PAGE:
Every year, each employee gets 600 euro to spend on training. You can buy software, or books, or subscribe to magazines, or follow some courses. It doesn’t matter. Only rules are:
- It has to be related to your work.
- Budget expires at the end of the year.
Last rule means that now everybody is looking how to “finish” their allowed training budget. I also had some money left, so I ordered some books from Computer Collectief:
- Learning Nagios 3.0, Packt Pub, ISBN: 9 781847 195180
- Linux Networking Cookbook, O’Reilly, ISBN: 9 780596 102487
- The Practice of System and Network Administration, Second Edition, Addison-Wesley ISBN: 9 780321 492661
- LPI Linux Certification in a Nutshell, 2nd Edition, O’Reilly, ISBN: 9 780596 005283
In addition, I also want to take the LPI Certification exams. I’m not a “fan” of certifications. I believe that what really matters is your “way of thinking”, a solid education background, and experience. But, as I am not the one paying for it, let’s give it a try. In addition, it may be a good idea to teach other colleagues about GNU/Linux. At least, with the fourth book I’ll know what people expect from a Linux certified guy. And for sure there are a lot of things I still don’t know. 🙂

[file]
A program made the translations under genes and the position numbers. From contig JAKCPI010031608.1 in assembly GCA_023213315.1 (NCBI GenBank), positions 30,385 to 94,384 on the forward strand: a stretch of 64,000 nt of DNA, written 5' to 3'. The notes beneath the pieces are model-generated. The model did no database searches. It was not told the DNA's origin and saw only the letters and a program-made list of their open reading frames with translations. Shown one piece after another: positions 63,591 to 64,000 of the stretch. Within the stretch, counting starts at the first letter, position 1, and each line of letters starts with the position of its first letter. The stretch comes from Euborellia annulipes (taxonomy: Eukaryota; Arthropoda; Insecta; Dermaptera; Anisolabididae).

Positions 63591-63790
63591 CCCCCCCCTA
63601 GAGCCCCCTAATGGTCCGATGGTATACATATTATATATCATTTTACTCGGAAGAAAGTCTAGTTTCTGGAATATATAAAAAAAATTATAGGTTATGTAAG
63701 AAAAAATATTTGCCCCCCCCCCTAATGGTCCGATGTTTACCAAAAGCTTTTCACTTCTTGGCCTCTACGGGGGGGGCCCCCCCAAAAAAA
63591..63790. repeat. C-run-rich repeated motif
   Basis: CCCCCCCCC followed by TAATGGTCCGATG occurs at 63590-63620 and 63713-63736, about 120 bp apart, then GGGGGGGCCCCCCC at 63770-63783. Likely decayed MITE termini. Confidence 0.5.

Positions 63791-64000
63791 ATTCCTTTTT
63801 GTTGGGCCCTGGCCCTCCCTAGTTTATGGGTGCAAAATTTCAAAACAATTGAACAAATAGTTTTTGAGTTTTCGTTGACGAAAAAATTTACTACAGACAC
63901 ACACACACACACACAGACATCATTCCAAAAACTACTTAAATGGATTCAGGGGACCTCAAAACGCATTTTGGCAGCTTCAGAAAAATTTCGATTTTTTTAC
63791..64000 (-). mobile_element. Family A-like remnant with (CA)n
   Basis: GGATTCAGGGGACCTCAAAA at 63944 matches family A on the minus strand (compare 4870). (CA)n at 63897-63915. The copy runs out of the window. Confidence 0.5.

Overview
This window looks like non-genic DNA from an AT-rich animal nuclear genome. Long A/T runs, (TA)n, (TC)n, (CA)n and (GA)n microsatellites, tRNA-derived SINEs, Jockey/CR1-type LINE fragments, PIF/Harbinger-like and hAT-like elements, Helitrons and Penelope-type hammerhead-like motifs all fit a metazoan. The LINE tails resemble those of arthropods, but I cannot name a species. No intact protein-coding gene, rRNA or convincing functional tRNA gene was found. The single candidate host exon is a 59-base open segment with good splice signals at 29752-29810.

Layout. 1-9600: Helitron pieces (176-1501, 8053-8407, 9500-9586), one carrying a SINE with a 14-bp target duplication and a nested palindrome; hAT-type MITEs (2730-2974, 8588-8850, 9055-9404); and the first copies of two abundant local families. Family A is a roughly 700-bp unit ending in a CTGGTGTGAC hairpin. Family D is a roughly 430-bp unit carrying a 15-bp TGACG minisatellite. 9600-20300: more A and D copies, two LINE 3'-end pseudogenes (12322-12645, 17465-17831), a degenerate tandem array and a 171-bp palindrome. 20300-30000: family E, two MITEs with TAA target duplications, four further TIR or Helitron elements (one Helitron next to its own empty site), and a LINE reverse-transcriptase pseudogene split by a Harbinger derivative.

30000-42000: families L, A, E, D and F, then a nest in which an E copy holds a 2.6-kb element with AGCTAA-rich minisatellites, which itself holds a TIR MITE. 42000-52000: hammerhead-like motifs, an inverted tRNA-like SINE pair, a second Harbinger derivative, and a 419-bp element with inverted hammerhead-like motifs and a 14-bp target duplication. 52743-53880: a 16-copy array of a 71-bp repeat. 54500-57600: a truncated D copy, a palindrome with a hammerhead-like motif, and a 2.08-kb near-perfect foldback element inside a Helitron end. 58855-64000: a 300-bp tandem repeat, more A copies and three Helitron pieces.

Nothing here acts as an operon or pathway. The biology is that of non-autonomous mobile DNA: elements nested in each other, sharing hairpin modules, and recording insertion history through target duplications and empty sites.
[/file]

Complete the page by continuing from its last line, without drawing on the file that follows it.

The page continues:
However, I started this post (for the second time now) to talk about the third book. I like it because it explains how to do “system and network administration” in general terms. It is not tied to a particular platform or product, so I thought it may be worth reading. After a quick skim, I found some funny sentences, that reflect more or less our job (italics and bold are mine):
– What is an SA? (…) sometimes needs to be a corporate visionary, janitor, software engineer, electrical engineer, economist, psychiatrist, mindreader, and, occasionally, bartender.
– Accept that tools (read AC adapters, USB sticks, screwdrivers) won’t be returned. Why stress out about things you can’t control?
– Don’t let a software person have a screwdriver. Politely find out what the person is trying to do, and do it. This is faster than fixing the person’s mistakes.
– Take those vacations! (Three-day weekends are not a vacation.)
– Don’t eat lunch at your desk. (True, I should go out. Otherwise you always have people asking for things while you’re eating your sandwich. However, now it is raining almost every day.)
Well, time to go to bed. Tomorrow I’ll publish the last post about our trip to Scandinavia. 😉